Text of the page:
Creating an amphitheatre was the reason given for the base concept of the plan to tilt or slope the grade from three sides, with the maximum slope from the north and south sides just at the point where people do not need a handrail to descend it, on the verge of not being barrier-free. This contradicts the design objective to “give priority to pedestrian safety and barrier-free accessibility.” The slope is a one foot fall for every 20 feet of distance. For a market merchant with a seven-foot-long table, each table would be four inches lower than the table before it. A further inconvenience is the legs of tables would have to be propped so they could be level.

In addition to barrier-free issues, the stepped stage on the Downie Street end did not consider the backdrop of traffic on the street and visibility of the bank and pedestrians and cars in the background. A natural ice rink in the valley of the sloped Square could not be developed or last as an ice surface without ice-making equipment and maintenance. With the river on the edge of the core, we have an opportunity to have a natural rink.

Another design concept is the grove of sycamore trees occupying about 40% of the area of the Square, an area greater than the footprint of City Hall, with trees that can grow as high as City Hall or twice the height of most buildings on the Square, at 65 feet at 20 years to a maximum of 100 feet.  With this area unavailable because of trees and the slope of the Square, if major events are to take place in the core, they would have to take place in front of City Hall. This is also an extreme attempt to provide shading in this area of the city. Smaller trees throughout the core would provide more shading to all areas.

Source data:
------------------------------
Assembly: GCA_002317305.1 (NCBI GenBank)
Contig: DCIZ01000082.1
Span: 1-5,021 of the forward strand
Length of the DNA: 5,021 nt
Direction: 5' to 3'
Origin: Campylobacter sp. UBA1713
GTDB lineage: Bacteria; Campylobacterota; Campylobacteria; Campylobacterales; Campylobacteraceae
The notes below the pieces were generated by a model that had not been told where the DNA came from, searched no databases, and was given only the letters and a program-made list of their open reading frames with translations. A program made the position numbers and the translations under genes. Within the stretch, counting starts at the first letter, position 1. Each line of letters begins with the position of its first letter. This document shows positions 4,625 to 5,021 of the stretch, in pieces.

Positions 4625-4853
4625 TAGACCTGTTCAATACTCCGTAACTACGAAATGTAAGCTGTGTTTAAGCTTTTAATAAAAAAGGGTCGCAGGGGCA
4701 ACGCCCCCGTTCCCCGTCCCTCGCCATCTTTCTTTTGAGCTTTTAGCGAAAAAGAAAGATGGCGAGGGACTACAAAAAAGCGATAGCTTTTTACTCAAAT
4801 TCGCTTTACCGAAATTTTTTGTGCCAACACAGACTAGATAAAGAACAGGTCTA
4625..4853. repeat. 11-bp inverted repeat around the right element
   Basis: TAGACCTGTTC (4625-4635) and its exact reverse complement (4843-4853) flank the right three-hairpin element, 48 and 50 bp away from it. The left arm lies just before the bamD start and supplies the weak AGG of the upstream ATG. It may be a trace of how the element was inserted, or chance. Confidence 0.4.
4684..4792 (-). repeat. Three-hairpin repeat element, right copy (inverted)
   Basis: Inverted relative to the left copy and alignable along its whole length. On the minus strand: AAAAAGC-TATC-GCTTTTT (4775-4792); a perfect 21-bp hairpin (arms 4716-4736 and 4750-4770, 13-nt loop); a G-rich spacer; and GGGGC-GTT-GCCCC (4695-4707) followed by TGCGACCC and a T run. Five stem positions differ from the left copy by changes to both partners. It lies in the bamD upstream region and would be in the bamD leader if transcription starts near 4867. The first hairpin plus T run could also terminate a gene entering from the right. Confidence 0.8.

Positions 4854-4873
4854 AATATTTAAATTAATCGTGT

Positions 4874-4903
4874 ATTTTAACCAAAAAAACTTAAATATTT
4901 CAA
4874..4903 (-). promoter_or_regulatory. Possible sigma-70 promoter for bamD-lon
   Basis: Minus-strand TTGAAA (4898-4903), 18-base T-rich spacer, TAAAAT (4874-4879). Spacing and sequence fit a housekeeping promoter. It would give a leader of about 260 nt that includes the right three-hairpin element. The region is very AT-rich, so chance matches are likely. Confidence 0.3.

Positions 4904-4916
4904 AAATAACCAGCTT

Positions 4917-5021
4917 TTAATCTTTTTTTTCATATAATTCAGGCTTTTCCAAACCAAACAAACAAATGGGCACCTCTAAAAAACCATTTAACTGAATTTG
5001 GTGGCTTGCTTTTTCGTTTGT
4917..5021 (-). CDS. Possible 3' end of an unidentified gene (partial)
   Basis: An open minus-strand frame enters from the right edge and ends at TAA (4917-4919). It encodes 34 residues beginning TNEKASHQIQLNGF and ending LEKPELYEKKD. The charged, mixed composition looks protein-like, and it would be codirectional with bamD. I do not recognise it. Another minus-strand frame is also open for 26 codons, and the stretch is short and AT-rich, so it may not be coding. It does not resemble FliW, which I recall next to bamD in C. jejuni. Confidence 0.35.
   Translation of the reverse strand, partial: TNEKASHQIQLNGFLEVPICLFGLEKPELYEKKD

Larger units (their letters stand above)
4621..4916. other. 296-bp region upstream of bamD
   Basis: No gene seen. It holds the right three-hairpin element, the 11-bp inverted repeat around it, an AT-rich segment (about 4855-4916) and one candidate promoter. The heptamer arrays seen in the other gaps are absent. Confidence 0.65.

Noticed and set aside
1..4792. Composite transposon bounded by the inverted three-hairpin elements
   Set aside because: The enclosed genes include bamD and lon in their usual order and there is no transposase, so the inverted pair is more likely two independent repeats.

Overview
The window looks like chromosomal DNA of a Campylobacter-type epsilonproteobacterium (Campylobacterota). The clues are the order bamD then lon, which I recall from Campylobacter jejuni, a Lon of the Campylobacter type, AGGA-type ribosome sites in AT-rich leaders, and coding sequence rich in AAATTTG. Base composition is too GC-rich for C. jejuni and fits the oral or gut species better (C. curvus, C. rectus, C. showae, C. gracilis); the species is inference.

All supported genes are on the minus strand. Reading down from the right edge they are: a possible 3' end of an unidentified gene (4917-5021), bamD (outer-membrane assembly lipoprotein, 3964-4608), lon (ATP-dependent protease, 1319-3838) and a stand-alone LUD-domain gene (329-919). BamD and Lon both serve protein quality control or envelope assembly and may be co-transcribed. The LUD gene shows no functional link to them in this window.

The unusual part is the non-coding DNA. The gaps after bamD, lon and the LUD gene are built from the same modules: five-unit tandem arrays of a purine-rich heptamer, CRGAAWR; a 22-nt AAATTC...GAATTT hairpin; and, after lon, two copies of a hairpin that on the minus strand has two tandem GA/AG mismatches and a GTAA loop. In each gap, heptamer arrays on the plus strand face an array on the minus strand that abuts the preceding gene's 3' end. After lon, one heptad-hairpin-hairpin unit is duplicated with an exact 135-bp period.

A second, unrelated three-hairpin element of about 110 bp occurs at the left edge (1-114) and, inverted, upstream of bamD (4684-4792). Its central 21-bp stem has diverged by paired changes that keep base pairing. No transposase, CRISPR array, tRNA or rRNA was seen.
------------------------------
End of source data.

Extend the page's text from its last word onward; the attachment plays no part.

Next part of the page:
Although this area may be a nice place to sit and read a book, there are many other areas in Stratford where this activity can be enjoyed. There are many other issues with this plan besides that it achieves only some of the design objectives. This plan does not work.


For any design to work, it has to be checked to ensure all decisions used to define the design are based on sound reasoning and facts. Additional information is required to ensure the front of City Hall concept is the right plan for a Square in the core. Most of this information can be acquired from City staff or their consultants. We are a city of artisans and have citizens with skills and talent to create a world-class development. The artists, landscapers, pavers, lighting designers, engineers and architects should have the opportunity to participate in the design and construction of this civic landmark. The people who participate in it will own it, and ownership is important if it is going to be used.